You are quoted in the Washington Post decrying “misinformation” circulating on the TPP and pledging that you are “going to be pushing back very hard if I keep on hearing that.” Fine. Push back before tens of millions of people with Senator Elizabeth Warren as your debating counterpart. If you agree, be sure that interested Americans have a copy of the TPP deal first so that they can be an informed audience.
I look forward to your response.
(Ralph Nader’s latest book is: Unstoppable: the Emerging Left-Right Alliance to Dismantle the Corporate State.)
FRIENDS OF THE EEL’S 20th Anniversary Celebration is on Thursday, May 7 at the Arcata Playhouse.
“We are honoring the Humboldt Resource Conservation District for their success in implementing the Salt River Ecosystem Restoration Project, a collaborative effort nearly 30 years in the making. Enjoy refreshments as you learn from educational displays and record your personal memories of the Eel River.
See you there!
WHERE: Arcata Playhouse - 1251 9th Street, Arcata
WHEN: Thursday May 7, 5:30 pm - 8:30 pm
WHERE: Briceland Vineyards Winery - 5959 Briceland Thorn Rd, Redway
WHEN: Friday, June 5, 4:30 pm - 7:30 pm
WHERE: Lagunitas Tap Room - 1280 N. McDowell Blvd, Petaluma
WHEN: Friday, September 11, 5:30 pm - 7:30 pm
Our legal case against the NCRA will be heard by the
California Supreme Court this year.
FRIENDS OF THE EEL RIVER
PO Box 4945
Arcata, CA 95518
eelriver.org ~ email@example.com ~ 707-822-3342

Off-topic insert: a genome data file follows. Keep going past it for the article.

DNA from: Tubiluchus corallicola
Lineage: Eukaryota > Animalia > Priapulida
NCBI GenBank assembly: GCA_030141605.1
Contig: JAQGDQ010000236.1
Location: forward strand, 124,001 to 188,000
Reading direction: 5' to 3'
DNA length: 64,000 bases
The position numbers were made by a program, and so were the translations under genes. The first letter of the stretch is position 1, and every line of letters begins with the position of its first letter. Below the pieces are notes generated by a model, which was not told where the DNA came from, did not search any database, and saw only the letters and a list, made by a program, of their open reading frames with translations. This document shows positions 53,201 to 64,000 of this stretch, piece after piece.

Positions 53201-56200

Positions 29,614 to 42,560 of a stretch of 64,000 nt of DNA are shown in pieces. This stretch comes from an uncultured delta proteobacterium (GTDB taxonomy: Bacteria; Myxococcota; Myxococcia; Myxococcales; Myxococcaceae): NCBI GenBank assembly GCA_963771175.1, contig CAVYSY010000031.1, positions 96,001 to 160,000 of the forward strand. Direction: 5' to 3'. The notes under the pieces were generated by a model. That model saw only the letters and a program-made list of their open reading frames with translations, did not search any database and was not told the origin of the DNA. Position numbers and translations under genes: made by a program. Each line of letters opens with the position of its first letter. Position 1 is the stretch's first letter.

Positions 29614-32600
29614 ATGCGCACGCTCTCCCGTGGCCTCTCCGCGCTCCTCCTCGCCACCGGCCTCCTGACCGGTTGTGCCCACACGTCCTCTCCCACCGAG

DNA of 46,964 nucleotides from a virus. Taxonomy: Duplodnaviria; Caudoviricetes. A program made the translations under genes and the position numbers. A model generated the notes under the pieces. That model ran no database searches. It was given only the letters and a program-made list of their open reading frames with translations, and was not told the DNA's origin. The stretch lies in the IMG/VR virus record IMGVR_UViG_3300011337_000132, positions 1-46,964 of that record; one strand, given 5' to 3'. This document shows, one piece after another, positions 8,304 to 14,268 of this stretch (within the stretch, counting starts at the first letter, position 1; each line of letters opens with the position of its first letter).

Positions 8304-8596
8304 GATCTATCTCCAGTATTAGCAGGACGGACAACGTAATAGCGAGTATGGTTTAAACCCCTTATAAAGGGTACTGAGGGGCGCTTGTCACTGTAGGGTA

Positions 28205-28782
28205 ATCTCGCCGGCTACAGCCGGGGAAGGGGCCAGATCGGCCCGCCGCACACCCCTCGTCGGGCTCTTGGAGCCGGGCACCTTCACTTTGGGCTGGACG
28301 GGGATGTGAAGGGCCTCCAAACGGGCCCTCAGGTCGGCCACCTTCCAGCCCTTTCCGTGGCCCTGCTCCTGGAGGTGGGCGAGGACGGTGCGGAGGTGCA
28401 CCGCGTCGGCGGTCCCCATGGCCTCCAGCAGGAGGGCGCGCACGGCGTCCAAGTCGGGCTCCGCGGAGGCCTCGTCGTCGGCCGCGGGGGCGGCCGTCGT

BERNIE SANDERS has announced for President. Good luck, Bernie when you've got a process rigged for Hillary, a faithful servant of the One Percent and an enthusiastic advocate for war forever, your chances range from none to none. The last time the Democrats went for a candidate who promised to at least try to represent the true interests of most Americans, that candidate, George McGovern, was ridiculed by mass media and Richard Nixon went on to his catastrophic reign, finally flaming out in a narco-haze of prescription drugs and clinical paranoia. Sanders has his drawbacks, but he's the only candidate, besides Warren, who we could vote for without a post-election impulse to suicide.
WHO DECIDES who gets the Demo nomination? Draw yourself a mental composite of the amalgamated public liberals of Mendocino County — KXYX's board of directors; the 3-2 majority at the Fort Bragg City Council; Supervisors Hamburg and Woodhouse; the MTA board; the entire non-profit apparat of the County, all our public bureaucrats, and you understand not only the Billery mentality but you also understand why the Democrats are actively hostile to your interests, Mr. and Ms. Joe Blow. (All of the above are enthusiastic Democrat, although Hamburg, when it's to the Democrat's advantage, will pretend to be a Green. He's what is called a rally killer in baseball, the automatic out with the bases loaded. The slightest political energy to the left of Obama-Clinton, here comes Hamburg, Joe Louis Wildman, Lynda McClure, John Lewallen, etc. to kill it.) The difference between the two political parties is that the Republicans are at least honest enough to kick you to the curb while laughing in your broke, no hope face. The Democrats kick you to the curb while they tell you they're doing it for your own good, and how much they love you. Both parties represent the comfortable and the very comfortable. A majority of Americans are no longer comfortable.
THE LOCAL ANGLE: In 1972, my Boonville house functioned as McGovern headquarters for much of Mendocino County. We worked the phones hard for George, got out signs to the few people who would even accept one let alone post one on their property, and talked up the guy to whoever would listen. Which meant we mostly talked to ourselves. Which, come to think of it, is what the local libs are still doing 40 years later. (cf any talk program on KZYX) And Nixon took Mendo with well over 80% of the vote. Hillary will take Mendo 60-40% with more than half of our eligible voters not bothering to vote, most of them realizing that the choice is between bad and worse.